Ask about Mark’s lowest point as a fan and he can immediately give you a date. 4th December 2007. “It is indelibly stamped on my brain. We lost one nil at home to Morecambe and they had 38 fans there. You could count them in the Wendy House”. The previous month Brentford had lost at Macclesfield and Mark, who was paying his own expenses in those days, remembers “I asked myself ‘why do I do this’ but then you pull yourself together within five minutes”. A week after the defeat by Morecambe the Brentford manager Terry Butcher was gone. Andy Scott replaced him and in the next month Matthew Benham increased his investment tin the club.
Now Mark enjoys all the high points which have come with the Benham era. “I think the whole experience of the Championship has been absolutely remarkable. I feel so privileged and grateful to be involved in what we do. We are commentating on a brand of football which 15 years ago you would not have believed. This club is just very carefully moving in the right direction, it is just just great to be part of it.”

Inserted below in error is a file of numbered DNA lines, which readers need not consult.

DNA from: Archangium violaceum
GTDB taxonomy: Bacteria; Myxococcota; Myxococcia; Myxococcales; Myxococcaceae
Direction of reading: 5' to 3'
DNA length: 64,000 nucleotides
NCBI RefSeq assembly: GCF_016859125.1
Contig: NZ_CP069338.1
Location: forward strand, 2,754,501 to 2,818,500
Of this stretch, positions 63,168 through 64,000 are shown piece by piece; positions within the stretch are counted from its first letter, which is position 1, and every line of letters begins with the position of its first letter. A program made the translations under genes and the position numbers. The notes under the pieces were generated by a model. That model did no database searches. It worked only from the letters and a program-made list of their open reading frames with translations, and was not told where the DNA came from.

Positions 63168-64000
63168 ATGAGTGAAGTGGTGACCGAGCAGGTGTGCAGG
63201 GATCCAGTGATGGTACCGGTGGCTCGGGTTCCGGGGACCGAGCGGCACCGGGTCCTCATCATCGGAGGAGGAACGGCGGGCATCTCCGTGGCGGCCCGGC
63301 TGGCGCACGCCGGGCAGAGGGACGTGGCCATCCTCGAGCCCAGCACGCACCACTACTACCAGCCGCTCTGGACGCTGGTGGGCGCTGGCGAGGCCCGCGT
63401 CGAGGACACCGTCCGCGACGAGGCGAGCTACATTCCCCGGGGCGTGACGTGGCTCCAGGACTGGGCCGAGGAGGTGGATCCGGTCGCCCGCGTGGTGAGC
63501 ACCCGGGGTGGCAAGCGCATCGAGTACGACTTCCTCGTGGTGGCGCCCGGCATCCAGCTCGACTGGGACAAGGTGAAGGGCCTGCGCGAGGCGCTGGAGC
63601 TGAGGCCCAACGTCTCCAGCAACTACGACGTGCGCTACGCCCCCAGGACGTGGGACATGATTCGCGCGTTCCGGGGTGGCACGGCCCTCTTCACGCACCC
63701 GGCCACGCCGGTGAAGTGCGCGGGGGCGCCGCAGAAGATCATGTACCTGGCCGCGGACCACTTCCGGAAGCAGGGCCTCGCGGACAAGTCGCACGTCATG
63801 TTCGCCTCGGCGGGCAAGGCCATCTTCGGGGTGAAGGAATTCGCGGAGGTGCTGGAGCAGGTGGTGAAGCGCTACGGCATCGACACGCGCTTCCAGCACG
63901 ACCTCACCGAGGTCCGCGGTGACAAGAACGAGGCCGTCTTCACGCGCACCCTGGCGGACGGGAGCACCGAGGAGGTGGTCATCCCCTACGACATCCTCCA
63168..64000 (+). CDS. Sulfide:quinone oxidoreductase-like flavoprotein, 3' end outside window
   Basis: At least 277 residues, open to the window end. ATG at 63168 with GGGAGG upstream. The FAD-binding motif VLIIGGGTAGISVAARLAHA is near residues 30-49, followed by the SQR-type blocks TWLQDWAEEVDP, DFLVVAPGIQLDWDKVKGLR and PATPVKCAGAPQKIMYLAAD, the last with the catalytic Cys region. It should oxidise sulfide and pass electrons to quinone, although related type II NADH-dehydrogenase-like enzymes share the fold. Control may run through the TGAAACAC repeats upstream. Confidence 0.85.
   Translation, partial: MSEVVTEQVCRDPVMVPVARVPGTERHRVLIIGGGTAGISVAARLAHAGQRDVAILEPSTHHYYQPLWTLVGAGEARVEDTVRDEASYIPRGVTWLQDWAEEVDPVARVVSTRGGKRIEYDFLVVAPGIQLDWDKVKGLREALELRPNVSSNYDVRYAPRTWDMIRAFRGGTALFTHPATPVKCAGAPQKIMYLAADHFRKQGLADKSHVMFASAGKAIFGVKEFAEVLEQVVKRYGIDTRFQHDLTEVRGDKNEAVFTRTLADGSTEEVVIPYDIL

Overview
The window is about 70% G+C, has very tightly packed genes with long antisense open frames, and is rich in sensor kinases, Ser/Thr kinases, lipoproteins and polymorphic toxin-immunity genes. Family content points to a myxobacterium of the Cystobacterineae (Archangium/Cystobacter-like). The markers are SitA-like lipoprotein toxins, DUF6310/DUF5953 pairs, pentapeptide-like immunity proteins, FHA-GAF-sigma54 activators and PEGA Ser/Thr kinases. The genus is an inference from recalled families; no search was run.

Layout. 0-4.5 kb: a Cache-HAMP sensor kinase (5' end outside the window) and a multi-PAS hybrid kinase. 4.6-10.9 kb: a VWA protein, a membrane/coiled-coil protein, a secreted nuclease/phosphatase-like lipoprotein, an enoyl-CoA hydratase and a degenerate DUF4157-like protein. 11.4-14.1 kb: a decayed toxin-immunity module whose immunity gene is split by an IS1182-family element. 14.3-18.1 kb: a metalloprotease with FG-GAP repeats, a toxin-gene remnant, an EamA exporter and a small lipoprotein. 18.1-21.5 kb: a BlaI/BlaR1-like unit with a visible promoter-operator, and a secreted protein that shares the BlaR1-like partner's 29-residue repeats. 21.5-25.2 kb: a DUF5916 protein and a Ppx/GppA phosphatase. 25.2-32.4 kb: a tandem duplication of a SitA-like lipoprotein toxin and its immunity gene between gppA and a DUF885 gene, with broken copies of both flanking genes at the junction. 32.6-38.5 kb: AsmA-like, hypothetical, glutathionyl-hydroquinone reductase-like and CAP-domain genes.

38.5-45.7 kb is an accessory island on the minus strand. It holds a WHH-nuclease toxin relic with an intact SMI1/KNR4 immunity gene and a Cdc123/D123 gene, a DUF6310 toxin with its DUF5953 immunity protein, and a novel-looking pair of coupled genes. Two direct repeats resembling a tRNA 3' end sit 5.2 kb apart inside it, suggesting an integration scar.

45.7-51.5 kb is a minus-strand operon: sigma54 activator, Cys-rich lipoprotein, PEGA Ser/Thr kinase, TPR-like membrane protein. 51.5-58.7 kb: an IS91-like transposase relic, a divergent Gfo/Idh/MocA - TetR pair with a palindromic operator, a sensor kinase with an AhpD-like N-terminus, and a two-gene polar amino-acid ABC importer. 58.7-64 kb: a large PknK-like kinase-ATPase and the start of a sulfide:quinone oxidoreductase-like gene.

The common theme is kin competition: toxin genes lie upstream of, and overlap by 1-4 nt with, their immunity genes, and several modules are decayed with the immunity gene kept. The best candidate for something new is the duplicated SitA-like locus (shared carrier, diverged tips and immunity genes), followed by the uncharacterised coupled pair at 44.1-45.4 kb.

Push Mark to choose just one goal and he opts for Stuart Dallas’s second goal at Fulham in the 4-1 win.”It almost made me cry with emotion. We were right behind it, seeing the ball fade back in towards the goal, the net ripple and the whole 8,000 Brentford fans behind the goal just go up as one. That was just amazing, a special goal”.
Mark Burridge says ‘I’ve only got one club, one love’ but he manages to combine Brentford with his other sporting love, greyhound racing. ‘Mister Brentford’ (named after Peter Gilham), ‘Miss Brentford ‘ and ‘ComeonyouBees’ are trained for Mark by Matt Dartnall in Stanwell and a syndicate of 120 Bees fans and friends are involved. And that’s where Saturday 25th January didn’t quite have the perfect ending to the day. Mark entered ‘Comeonyoubees’ in an evening race at Crayford, she started at 5-1 and was four lengths clear when the stewards stopped the hare and thus the race because another dog had fallen.
Mark’s response ? “As they say in football ‘Oh well, we go again!’ ”
Left to right ; Mister Brentford, Comeonyoubees and Miss Brentford